- Changing Threads - When a character is changing to another thread, please link to that thread in the post (better yet, link to the post that yours leads into). On the flipside, if you are coming from another thread, post a link to where your character just came from (again, if you can link to the specific post, all the better).
- Writing Skills - The first thing to make me want not to read what you write is poor writing skills. If you don't speak English as your first language, that's fine, I'll cut you some slack. However... (if ur sentancez luk liket his with no punctuashun whatsoever) Then please, let's save everyone the headache. I don't want to reject you, you don't want to get into a fight with me and no one wants to look like a dick. So let's just agree that it's no fun to play together.
- Plot and Sex - I came to E to write collaborative stories and games with few restrictions. This means both plot and sex will likely be a major part of any game I GM. Sex scenes should be played outside of major threads, unless discussed with a GM beforehand, and it makes sense in the situation. If you are writing a sex scene that doesn't advance character interactions dramatically, play it out separately and move on with the plot in the main threads.
- Approval - My games always require approval to join, and I can be pretty selective. I want my players to feel like I will make an effort to choose role players who understand the rules and show signs of a good role-player. The game is a community, and I want to make a good community for everyone. It will not be first come, first serve, and I will not accept players just to fill roles.
- Gender - When it comes down to it, I will lean towards lords playing males, and ladies playing females. This isn't a rule, and if I feel a character is well written and believable, I don't really care who is writing them. This definitely doesn't mean I have a problem with lieges and trans-players/characters, in fact, I find their experiences with gender identity definitely makes the ones that are good RPers even better.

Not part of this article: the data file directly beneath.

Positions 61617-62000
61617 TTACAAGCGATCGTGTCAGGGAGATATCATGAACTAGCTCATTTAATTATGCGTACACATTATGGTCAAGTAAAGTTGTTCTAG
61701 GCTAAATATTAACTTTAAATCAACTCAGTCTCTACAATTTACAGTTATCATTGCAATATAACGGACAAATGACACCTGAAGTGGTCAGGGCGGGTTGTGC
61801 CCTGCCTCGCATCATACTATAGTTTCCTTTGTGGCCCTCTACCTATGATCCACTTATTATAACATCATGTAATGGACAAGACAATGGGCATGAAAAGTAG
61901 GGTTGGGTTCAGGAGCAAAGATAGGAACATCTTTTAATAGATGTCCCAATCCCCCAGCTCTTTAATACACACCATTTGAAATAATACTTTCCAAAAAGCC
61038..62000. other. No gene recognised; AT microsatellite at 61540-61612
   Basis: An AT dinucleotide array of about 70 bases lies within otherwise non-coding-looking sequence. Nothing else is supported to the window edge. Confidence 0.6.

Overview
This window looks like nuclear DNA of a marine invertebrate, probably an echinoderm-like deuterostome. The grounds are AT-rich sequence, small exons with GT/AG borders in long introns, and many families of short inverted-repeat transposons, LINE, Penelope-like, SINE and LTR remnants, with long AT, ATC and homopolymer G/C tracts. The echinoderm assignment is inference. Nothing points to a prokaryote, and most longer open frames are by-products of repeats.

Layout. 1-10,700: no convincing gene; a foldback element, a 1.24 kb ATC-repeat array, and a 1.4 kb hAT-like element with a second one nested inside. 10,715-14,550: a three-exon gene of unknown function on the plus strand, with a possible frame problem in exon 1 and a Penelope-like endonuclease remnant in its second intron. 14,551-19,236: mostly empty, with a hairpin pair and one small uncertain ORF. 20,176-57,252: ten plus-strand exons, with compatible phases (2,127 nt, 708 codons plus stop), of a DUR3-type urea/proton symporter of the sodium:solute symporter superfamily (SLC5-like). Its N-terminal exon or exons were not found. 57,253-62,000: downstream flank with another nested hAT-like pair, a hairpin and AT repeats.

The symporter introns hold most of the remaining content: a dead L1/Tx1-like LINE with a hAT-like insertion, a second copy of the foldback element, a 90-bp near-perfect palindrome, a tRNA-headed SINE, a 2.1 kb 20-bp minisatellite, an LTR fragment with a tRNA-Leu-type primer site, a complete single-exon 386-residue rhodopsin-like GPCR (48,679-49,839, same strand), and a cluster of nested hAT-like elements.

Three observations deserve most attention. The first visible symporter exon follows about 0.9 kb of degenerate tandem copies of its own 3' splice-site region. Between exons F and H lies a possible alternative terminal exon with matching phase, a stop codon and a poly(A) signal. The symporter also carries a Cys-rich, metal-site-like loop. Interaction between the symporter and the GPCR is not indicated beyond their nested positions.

- Pacing - As I discuss in the 'On the Nature of Group Games' section, a healthy pace is important to keeping group games alive. I won't set an arbitrary post rate, but I will do what it takes to keep the game moving. If you're a slow poster, decide how much time you can devote to the game and make it clear. Fast posters should consider multiple characters (and probably multiple games), and remember that being patient is also important. Either way, communication is the key to making this work.
- I don't like having an arbitrary post size or limit placed on people. Don't overuse purple prose, and don't write so little that no one has anything to play off of. A good post should include something the progresses the scene/plot, and should include descriptive words that help make a character's tone and body language clear.
- There are exceptions to every 'rule', and someone who is genial and really tries to make an effort will be welcome much more than someone who isn't.
On the Nature of Group Games:
I've done a lot of group games on E, and they are, as a whole, quite a pain in the ass. That said, they're also very fun and rewarding when done well, and I've learned a lot about how best to handle them since I first joined here. Before we get into anything, let me link to the Oath of the Drake
. It's a very good set of guidelines to start with for group games.
I think the most important thing to note with regards to any game, and especially group games, is that it is a social contract. Agreeing to join this game (or any game) is an agreement to respect the desires and time of the people involved. Of course you have lives outside of the game, but the people behind the screens, cities, states, or countries away are still people. Their time is valuable, and their happiness is meaningful, and this is a place where they spend one to gain the other.
A social contract is an obligation, and that doesn't have to be a bad thing, but it should be treated like an important one. Don't join a game if you can't devote the time to it. If you're having an off day or your life becomes hectic, I understand, your fellow players will hopefully understand, so long as you let us know what's going on.
Pacing is the biggest issue I've seen with group games, and a healthy pace is lifeblood of a game. This comes both in the form of how often people post, and in the pacing of the story. I will do my very best to help both things along, but every player should consider this their responsibility to the other people involved.